Final Paper: Gospel Synopsis
Hello, today I will be talking about the Bible, more specifically, the Christian Bible, written by God through His devout followers. In fact, when comparing the same stories included in early Christian gospels, in this study, a simple comparative literary method will be used with examples to argue in defense of this thesis.
In the Bible, there are many stories, and the stories are of God, and they are in the Word, which is of and with God as well. Some of these stories are written more than once, such as the one in Matthew, Mark, and Luke. Once, there was a desert, and in that desert, Jesus wept, for he had no water to drink and thus had to resort to drinking his own tears. Meanwhile, his cousin John the Baptist was gorging himself on locusts and honey while diving in his sweet, cool spot in the river Jordan. Jesus wandered for forty days and forty nights, living off sand scramble and tears when suddenly he came upon a lone fig tree. Jesus asked of the fig tree, “Tree, do you know who I am?” The fig tree responded in a manner of silence, and it was thusly that the fig tree answered him. Jesus asked him again with the same reply and once more with no results that differed from the last two. The sinful tree stood proudly in the glaring sun, refusing to humble himself to the LORD. Jesus cast a spell on the tree, and, to this day, the tree does not bear fruit. On the thirtieth day, the LORD began to grow weary. He was tired, hungry, and thirsty. It was on this day of our LORD’s starvation that the Dark Prince Beelzebub appeared to him with a cornucopia of temptations. Jesus approached Satan, thinking him to be a store keeper, as the desert’s heat had begun to play tricks on his mind. Satan offered the LORD a sandwich, and Jesus nearly accepted. The devil continued to try to tempt the LORD in this manner seven times, and seven times Jesus refused, strengthened by the LORD. On the fortieth day, Jesus had reached the end of the desert and came across his cousin John the Baptist swimming in the river Jordan. “Cousin, what are you doing in the river?” John the Baptist answered Christ, “Cousin, I am swimming. God has blessed us with a beautiful day, and I will rejoice and be glad in it,” and Christ was answered. Jesus asked of John the Baptist, “Cousin, baptize me,” for the LORD asks in commands, for it is rude to order but polite and godly to imply command with a rising intonation as if asking a question. John the Baptist swam to the shore and wrung the water out of his beard and guided Jesus to the waters. John the Baptist had the LORD count to three, and on the third number the LORD was baptized and made holy. God sent a dove from heaven to signal to the cousins that He was pleased, and all who saw knew Him and that He was pleased.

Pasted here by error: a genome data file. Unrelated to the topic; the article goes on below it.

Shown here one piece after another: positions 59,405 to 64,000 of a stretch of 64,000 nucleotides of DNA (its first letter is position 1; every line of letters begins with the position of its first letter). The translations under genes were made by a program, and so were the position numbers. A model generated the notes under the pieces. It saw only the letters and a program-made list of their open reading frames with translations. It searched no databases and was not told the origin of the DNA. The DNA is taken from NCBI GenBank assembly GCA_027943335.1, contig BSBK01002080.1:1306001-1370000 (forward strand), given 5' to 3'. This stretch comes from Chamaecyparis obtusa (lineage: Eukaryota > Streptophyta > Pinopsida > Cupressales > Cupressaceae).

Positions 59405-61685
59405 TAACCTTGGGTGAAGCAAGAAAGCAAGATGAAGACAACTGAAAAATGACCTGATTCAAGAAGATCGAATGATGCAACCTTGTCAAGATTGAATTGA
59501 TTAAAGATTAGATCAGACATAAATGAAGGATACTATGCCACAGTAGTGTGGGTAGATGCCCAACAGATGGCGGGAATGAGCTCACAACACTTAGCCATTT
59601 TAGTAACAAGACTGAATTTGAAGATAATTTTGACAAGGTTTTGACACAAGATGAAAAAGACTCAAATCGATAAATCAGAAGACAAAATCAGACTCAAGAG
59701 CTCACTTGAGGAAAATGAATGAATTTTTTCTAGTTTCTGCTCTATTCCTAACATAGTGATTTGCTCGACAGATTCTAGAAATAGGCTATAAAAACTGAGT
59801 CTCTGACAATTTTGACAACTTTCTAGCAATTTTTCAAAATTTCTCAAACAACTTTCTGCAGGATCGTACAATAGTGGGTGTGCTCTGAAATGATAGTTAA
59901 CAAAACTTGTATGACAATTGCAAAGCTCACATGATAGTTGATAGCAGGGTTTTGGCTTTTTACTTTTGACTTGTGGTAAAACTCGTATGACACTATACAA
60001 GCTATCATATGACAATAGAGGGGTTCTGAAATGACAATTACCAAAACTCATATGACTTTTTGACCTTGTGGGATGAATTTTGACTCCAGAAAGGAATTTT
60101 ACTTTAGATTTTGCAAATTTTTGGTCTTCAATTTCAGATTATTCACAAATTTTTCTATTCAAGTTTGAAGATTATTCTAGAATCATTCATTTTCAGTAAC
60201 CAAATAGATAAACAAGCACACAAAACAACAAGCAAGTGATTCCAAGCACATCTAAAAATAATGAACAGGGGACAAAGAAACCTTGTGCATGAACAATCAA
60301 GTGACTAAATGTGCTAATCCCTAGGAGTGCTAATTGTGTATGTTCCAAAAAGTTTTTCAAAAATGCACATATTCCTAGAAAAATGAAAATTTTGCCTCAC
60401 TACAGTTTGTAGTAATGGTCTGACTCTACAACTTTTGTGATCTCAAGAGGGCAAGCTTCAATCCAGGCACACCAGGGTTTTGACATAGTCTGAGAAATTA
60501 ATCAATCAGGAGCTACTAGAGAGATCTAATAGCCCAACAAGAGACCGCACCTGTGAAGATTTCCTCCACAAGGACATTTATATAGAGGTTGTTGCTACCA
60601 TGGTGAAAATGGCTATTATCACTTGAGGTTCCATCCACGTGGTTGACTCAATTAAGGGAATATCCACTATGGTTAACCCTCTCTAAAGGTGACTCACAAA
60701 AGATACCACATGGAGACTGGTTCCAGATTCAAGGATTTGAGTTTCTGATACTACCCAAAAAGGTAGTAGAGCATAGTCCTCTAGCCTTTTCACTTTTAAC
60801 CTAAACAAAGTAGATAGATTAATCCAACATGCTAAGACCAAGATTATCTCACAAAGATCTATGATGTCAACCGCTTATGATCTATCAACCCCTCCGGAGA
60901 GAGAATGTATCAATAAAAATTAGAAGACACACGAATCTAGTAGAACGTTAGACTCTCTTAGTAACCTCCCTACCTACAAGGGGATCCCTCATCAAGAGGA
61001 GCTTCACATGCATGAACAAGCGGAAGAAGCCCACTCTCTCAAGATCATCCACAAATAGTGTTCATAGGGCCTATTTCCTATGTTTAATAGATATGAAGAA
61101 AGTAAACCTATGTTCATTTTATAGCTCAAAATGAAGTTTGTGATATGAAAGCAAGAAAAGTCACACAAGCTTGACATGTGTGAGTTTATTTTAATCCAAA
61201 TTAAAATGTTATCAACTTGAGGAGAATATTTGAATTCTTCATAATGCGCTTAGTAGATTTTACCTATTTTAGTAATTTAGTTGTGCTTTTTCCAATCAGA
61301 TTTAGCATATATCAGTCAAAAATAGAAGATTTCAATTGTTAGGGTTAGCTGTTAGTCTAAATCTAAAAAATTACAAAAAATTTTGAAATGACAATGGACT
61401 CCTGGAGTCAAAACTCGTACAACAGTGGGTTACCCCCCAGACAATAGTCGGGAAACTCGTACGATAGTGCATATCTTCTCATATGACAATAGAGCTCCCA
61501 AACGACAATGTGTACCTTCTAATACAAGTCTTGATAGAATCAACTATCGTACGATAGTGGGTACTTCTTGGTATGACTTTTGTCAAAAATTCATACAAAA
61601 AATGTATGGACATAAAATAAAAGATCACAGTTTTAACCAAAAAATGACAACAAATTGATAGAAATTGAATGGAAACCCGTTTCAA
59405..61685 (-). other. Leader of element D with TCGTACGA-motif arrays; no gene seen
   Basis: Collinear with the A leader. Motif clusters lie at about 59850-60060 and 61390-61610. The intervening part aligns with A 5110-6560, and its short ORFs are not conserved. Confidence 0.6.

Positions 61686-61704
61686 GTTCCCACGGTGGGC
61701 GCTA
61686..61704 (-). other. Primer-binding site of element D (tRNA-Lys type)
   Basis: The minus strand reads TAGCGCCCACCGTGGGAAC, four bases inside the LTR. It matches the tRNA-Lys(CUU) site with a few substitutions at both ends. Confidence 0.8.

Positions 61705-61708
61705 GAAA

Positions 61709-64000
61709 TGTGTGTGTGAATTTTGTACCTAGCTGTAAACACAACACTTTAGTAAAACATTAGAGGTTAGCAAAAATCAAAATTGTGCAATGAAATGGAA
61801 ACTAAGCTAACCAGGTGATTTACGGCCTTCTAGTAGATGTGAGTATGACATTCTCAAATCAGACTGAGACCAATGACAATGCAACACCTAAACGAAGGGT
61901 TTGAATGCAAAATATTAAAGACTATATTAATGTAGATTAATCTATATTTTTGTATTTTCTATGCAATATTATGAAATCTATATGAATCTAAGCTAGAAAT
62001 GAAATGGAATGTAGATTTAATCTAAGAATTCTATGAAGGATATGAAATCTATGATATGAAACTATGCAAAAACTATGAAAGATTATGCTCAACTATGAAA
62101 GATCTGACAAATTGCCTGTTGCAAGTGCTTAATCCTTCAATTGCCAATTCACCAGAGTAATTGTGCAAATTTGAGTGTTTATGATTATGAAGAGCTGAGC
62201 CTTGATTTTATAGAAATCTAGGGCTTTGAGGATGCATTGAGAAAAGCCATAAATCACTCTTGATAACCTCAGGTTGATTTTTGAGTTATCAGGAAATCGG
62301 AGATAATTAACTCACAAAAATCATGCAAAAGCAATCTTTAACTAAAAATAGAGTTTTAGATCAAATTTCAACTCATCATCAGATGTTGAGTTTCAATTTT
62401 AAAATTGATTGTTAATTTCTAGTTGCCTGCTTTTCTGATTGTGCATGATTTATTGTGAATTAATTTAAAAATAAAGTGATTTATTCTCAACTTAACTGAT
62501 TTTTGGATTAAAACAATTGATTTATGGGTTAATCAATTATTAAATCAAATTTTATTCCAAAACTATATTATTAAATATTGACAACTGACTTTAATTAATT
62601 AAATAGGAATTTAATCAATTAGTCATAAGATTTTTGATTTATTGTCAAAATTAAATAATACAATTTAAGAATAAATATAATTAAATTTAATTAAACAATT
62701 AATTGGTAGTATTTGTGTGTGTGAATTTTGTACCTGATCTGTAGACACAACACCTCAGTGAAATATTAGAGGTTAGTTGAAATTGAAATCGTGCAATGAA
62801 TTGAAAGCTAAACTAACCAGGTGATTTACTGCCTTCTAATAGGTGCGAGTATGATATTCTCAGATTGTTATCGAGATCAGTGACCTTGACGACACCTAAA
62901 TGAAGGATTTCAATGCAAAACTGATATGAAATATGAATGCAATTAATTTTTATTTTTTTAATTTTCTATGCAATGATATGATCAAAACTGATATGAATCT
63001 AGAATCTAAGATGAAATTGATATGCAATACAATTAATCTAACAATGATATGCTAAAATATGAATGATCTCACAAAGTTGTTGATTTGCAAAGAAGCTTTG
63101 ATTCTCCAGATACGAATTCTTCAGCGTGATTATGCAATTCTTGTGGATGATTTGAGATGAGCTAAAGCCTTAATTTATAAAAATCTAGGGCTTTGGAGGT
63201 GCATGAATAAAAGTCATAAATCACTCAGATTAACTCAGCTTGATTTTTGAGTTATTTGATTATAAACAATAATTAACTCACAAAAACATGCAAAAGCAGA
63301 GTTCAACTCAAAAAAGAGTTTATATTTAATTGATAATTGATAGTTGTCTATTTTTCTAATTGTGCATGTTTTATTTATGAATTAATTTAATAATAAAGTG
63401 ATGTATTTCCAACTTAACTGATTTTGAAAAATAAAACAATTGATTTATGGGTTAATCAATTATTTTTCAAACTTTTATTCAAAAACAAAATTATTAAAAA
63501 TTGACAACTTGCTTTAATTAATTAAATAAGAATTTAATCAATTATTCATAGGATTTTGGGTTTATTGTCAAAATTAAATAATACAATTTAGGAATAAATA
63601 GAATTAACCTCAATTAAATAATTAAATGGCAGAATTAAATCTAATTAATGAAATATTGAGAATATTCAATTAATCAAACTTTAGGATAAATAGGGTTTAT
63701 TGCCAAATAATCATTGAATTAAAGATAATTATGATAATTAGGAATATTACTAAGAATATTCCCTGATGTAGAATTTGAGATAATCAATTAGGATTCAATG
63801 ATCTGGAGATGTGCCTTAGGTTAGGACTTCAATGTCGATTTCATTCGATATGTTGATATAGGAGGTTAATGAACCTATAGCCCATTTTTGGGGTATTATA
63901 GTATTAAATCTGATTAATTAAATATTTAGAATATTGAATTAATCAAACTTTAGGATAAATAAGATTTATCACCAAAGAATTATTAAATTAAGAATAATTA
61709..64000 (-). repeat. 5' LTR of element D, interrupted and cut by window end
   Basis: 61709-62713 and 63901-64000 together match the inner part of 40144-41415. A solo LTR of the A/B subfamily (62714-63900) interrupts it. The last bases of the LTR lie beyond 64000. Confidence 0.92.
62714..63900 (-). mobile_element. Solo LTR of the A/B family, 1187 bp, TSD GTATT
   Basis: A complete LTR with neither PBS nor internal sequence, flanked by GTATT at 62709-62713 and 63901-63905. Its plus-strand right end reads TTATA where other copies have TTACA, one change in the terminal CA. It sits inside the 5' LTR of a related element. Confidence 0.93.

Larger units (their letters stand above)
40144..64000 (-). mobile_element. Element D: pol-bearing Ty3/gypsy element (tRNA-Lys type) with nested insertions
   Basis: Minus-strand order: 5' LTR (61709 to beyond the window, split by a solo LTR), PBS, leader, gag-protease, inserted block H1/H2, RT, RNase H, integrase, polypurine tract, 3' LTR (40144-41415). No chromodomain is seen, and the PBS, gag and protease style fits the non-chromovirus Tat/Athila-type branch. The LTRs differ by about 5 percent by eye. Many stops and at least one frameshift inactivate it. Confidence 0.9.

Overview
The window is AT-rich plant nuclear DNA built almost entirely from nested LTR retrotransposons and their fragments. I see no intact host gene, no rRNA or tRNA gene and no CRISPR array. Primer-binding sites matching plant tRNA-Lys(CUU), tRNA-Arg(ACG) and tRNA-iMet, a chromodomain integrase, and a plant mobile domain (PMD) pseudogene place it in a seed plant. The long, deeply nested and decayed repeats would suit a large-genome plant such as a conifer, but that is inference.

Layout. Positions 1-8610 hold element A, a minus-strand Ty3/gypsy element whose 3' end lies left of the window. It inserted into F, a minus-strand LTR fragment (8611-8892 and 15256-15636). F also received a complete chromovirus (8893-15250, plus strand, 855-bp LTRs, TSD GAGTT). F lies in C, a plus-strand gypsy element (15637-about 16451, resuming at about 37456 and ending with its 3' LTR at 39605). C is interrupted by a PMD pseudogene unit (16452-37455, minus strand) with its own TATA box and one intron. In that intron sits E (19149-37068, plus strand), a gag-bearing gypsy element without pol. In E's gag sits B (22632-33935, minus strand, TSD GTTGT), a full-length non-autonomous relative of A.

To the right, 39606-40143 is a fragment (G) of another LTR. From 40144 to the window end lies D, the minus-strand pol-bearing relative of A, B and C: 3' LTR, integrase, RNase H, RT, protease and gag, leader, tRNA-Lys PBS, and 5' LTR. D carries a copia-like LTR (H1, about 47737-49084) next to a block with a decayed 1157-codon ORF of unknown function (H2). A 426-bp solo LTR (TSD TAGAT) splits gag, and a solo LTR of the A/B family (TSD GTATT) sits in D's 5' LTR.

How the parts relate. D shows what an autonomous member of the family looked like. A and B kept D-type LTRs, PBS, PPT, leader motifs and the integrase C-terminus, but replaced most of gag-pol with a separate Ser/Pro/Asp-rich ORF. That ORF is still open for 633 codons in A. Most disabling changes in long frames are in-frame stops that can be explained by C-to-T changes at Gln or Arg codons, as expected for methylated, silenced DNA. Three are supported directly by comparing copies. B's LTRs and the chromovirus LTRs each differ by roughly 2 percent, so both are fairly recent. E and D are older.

And it came to pass that Matthew, Mark, and Luke all transcribed this story. However, they did not all write this story in the same manner. Matthew chose to write the story with a pencil, Mark with a pen, and Luke with a crayon. These different mechanisms contributed to the differences found in each version. Mark’s is easy to read due to his use of a fine tipped Bic ballpoint pen and a clear block print handwriting. Matthew, on the other hand, had the best handwriting—a beautiful script made unfortunately very near illegible due to the smudge marks all over the scroll as well as various black smears from trying to erase mistakes. Luke’s copy is both juvenile and, frankly, of poor color choice. Choosing a lime green Crayola, Luke seems to have held the crayon in his fist like a three-year-old as he childishly transcribed the Word of God. Thus, while all three gospels may have written the same story, their differing writing utensils created a myriad of differences in style and content.
Now that I have told you about the Gospels, I hope you know a little more about God’s Word and why sometimes some of the stories are the same, but they are also a little different as well.